A decision could come early next year about how Texas plans to help ensure its energy reserves meet rising demand for power amid the state's booming economy and population, a top official said Tuesday.
Brandy Marty, the newest member of the Texas Public Utility Commission, said she and her colleagues were waiting on two reports to better track power capacity and future power needs statewide.
She told the state Senate Business and Commerce Committee during a hearing that those reports should be ready in December or January. After that, she said, "I would predict that a decision would be made on this certainly by very early into the next year."
The three-member commission is believed to be split between two different plans on how to boost energy reserves. Marty is a former chief of staff to Gov. Rick Perry, and he appointed her in August to her new position. She is likely the deciding vote -- but has given no indication on how she's leaning.
The issue hasn't generated much public attention. But what the commission decides could have a major impact, possibly even causing consumer power bills to spike, rising as much as 20 percent by some predictions.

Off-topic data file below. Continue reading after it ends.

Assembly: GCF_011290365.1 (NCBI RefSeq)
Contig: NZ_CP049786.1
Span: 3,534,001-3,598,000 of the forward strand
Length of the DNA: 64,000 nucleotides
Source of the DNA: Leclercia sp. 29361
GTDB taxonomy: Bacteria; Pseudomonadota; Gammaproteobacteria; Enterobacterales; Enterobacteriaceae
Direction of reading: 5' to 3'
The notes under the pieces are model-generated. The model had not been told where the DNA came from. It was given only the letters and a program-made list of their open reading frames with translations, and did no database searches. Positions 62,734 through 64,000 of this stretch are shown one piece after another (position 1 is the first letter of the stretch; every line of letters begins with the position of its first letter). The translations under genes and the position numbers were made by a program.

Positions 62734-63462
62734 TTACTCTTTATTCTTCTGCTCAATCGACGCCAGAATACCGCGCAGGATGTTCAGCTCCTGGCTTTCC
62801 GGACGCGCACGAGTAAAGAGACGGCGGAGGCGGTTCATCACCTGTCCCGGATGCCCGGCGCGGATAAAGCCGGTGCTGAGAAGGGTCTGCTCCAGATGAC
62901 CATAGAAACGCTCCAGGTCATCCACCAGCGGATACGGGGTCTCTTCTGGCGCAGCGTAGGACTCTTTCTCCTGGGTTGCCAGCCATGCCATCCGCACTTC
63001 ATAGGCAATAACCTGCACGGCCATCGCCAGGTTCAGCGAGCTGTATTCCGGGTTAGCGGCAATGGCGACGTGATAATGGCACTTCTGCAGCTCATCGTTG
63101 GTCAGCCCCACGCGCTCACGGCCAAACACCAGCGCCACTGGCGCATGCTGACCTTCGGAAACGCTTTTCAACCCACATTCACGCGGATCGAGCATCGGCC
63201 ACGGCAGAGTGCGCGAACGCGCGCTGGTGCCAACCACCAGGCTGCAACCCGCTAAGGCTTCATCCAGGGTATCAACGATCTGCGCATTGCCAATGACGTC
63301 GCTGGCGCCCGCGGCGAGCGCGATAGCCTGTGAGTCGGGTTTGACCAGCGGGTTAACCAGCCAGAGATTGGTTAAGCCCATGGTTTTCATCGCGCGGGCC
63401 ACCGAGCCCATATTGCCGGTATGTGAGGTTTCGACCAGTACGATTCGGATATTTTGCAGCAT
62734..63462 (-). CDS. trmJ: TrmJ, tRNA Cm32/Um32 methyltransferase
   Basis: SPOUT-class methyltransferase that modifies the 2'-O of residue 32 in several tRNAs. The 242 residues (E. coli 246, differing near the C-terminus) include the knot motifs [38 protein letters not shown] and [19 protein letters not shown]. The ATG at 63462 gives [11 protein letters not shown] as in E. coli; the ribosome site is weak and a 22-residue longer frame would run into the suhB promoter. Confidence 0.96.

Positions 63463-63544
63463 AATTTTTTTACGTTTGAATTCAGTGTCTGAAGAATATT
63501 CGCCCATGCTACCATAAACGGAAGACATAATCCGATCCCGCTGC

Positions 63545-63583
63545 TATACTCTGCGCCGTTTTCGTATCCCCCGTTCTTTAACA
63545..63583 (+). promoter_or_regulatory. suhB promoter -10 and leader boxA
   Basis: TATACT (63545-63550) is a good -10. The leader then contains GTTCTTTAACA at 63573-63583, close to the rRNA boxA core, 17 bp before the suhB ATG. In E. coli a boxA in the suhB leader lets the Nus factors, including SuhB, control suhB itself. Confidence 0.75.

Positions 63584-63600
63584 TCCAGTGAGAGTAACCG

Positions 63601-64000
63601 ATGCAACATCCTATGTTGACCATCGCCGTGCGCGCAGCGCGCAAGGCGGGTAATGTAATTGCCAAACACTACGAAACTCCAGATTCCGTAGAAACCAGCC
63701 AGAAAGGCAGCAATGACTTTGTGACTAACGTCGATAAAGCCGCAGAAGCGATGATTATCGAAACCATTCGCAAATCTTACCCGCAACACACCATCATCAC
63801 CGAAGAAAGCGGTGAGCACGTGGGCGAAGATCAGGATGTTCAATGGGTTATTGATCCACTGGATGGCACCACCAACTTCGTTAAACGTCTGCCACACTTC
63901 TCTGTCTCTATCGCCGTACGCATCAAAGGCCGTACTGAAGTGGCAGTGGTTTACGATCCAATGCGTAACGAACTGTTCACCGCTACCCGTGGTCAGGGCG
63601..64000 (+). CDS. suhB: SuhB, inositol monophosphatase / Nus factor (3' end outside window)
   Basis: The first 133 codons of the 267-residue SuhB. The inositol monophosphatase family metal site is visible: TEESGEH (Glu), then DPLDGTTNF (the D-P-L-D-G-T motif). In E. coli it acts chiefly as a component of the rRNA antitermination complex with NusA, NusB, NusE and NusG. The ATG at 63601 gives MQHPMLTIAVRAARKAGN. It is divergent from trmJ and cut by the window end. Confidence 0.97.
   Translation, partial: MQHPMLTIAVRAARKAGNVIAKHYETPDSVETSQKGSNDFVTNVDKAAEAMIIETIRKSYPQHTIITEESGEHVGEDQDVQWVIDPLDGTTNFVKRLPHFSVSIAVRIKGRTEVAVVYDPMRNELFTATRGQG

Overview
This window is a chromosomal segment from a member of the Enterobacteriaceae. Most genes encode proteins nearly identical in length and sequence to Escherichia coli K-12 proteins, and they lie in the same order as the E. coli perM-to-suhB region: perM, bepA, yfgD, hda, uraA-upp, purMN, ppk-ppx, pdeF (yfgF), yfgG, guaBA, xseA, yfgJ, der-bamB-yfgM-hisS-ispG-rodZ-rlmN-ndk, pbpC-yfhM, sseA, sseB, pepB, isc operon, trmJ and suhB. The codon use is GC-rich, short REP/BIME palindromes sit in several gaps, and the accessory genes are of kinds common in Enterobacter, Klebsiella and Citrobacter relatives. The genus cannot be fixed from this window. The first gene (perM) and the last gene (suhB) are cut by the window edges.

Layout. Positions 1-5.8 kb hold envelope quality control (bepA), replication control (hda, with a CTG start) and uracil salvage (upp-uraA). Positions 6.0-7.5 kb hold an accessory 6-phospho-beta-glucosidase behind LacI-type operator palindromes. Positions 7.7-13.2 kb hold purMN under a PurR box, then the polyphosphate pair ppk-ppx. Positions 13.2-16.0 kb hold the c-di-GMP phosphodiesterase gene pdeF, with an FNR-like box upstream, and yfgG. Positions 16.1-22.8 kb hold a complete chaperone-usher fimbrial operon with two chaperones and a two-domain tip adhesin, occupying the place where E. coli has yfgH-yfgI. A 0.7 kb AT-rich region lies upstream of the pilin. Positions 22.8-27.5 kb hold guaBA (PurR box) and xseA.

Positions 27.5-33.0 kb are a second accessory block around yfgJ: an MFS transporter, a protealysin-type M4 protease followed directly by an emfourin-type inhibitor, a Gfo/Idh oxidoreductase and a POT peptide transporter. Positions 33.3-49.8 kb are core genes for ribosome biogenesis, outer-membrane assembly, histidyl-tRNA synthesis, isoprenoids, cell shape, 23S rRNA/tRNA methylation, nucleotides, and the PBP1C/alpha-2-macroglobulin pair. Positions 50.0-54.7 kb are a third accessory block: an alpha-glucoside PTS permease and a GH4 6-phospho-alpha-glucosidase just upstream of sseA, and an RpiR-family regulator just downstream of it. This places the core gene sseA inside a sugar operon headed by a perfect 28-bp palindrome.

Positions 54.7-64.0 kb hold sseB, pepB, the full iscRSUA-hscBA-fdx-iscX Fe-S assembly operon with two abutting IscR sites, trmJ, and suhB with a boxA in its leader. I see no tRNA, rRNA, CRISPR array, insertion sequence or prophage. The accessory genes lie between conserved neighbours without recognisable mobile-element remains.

Electricity generators favor creating a market where providers bid to offer capacity energy since the recent price of wholesale energy has been too low to encourage investment in new power plants. Supporters say the "capacity market" is the only way to ensure it remains cost-effective to boast reserves that are essential during the sweltering months of summer and other times of peak demand for electricity.
But major consumers like supermarket chains and manufacturers say the approach would drive power prices up too quickly. Instead, they favor letting the market work, arguing that as reserves dwindle with increasing demand, power prices will more gradually rise and power generation will become more viable.
Environmental groups oppose a capacity market and have instead called for higher contributions to existing reserves from wind-generated power and other alternative sources. Meanwhile, some conservative groups have opposed a capacity market as mandating too much government intervention.
Sen. John Carona, who chairs the Business and Commerce Committee, asked Marty if Texans worry only about paying more for electricity or if they fear demand for power could soon outpace current reserves.
"Nobody wants higher prices, obviously, but does the threat of a brownout or increased brownouts weigh heavily on the minds of these people?," the Dallas Republican asked.
Marty said she'd seen concerns about both issues, noting that peak times for electricity use are in the mornings, when families prepare for their days, and at night when they are back home preparing dinner.
"Heaven forbid you've got a teenage daughter at 7 a.m. and your power goes out. That makes everybody's day bad," she said, drawing chuckles from the packed hearing. "So it's not just an economic issue."